Both were the same brand, but one is cheddar and the other white cheese. Both bought at the same time and both have the same 'best if used by' date of Dec. 2021.  (Not an 'expiration' date - remember - if the seal is good, they are good.  The quality taste or color may change with time but they are perfectly good and safe to eat). 

First I opened the aged cheddar.  It wasn't the bright orange color, and had faded to a more white color.  That's fine, because cheddar is actually white and the orange/yellow color is an additive so it may have faded.  It looked perfectly fine and the seal was good but the initial taste test brought out a taste of... tin can.  I could certainly taste the can flavor had permeated the cheese sauce. 

That one went into the trash.

I expected the same thing with the second can so I opened it quickly, only to find it was still the same off white color it always is, had the same texture and looked and smelled the same as a brand new, fresh can off the shelf.

Taste Test:  no discernible flavor of the tin can taste the cheddar sauce had.  This one was pretty much still 100% in color, taste and texture.  I used it for the burritos and the nachos. 

Granted, processed cheese sauce isn't my 'go to' normally, because I don't like the chemical taste of processed cheese foods - but I had picked up a few random cans on one of my previous shopping trips over the past few years strictly for the 2-3 year storage pantry, so it was nice to get a chance to use them up. 

The last time I opened one of them to test for use was in July and it had also been the cheddar cheese sauce version - and I didn't use it as it was a darker burnt orange color at the time so I just threw it out.  We weren't living on food storage at that time and I was just randomly opening it to 'test' and use it up to rotate it out if I could. 

Interesting that the aged cheddar cheese sauce is now 0 for 2 but aged differently; one turned a dark burnt orange, the other faded to almost white.  Neither were used.  But the Queso Blanco white cheese sauce has been perfectly fine. It apparently stores better for longer term.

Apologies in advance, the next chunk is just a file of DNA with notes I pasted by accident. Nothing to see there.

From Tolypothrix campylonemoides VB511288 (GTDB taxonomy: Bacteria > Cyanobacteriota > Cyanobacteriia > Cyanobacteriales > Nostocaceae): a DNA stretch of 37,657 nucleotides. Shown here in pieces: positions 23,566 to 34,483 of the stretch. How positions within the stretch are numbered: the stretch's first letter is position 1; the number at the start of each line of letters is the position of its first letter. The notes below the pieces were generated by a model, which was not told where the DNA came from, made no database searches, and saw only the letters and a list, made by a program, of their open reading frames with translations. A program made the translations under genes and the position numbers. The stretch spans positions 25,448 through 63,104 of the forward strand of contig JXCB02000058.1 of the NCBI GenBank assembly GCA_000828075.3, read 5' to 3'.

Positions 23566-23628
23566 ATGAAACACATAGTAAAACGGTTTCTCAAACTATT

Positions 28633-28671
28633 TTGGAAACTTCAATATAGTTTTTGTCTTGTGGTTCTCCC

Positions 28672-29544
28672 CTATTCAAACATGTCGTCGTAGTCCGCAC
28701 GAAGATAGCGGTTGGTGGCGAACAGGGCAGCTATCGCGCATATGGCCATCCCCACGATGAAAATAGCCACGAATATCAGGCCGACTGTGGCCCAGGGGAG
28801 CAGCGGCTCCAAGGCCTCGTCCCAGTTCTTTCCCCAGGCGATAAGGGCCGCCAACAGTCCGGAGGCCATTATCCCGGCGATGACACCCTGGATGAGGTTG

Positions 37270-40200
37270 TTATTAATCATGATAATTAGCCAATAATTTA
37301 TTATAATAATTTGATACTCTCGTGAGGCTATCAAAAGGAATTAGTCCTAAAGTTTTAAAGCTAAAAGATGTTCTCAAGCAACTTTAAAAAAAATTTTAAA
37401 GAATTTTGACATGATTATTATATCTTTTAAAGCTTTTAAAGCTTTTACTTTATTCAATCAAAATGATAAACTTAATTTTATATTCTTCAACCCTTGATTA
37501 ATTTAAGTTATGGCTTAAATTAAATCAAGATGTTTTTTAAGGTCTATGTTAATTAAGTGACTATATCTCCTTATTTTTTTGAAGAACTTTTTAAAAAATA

December 2021 dated


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Living on Food Storage 2024 - Split Pea Soup and Homemade Artisan Bread in a Dutch Oven

For those just joining us...  it's January 21, 2024 and my last trip to the grocery store was in November 2023 for Christmas baking ingredients and a few regular items; I had no idea we'd be living on our stored goods a week later.  Ever so thankful God put it on my heart and mind to stock up over the past few years. 

Today I glanced through the kitchen pantry, brainstorming ideas for dinner.  I spied a bag of split peas. Like most of the country and Canada right now, it's freezing cold, so split pea soup seemed like a delicious idea. I just had to make sure I could make it from our food storage items.

Store Items and Substitutions.....

Split Peas... check.
Water, ok.  Salt and pepper, yes.  Dried Marjoram, yes.
Onion... yes!  I still have a handful in the onion bin - one was starting to sprout, so he gets used for sure.
Ham hocks or meaty bone.  Sigh.  No.  But I do have ham deli meat in the freezer and I know I have Spam in the long term storage! 
Celery, potatoes and carrots?
I have that large #10 can of dehydrated celery (I previously posted about) bought in 2012. 
I don't want to use up my canned potatoes as they are going quickly and I really had no idea we'd be using them in 2024.  I do have mashed potato flakes and dehydrated potato hash browns in storage though!  Mashed flakes will do.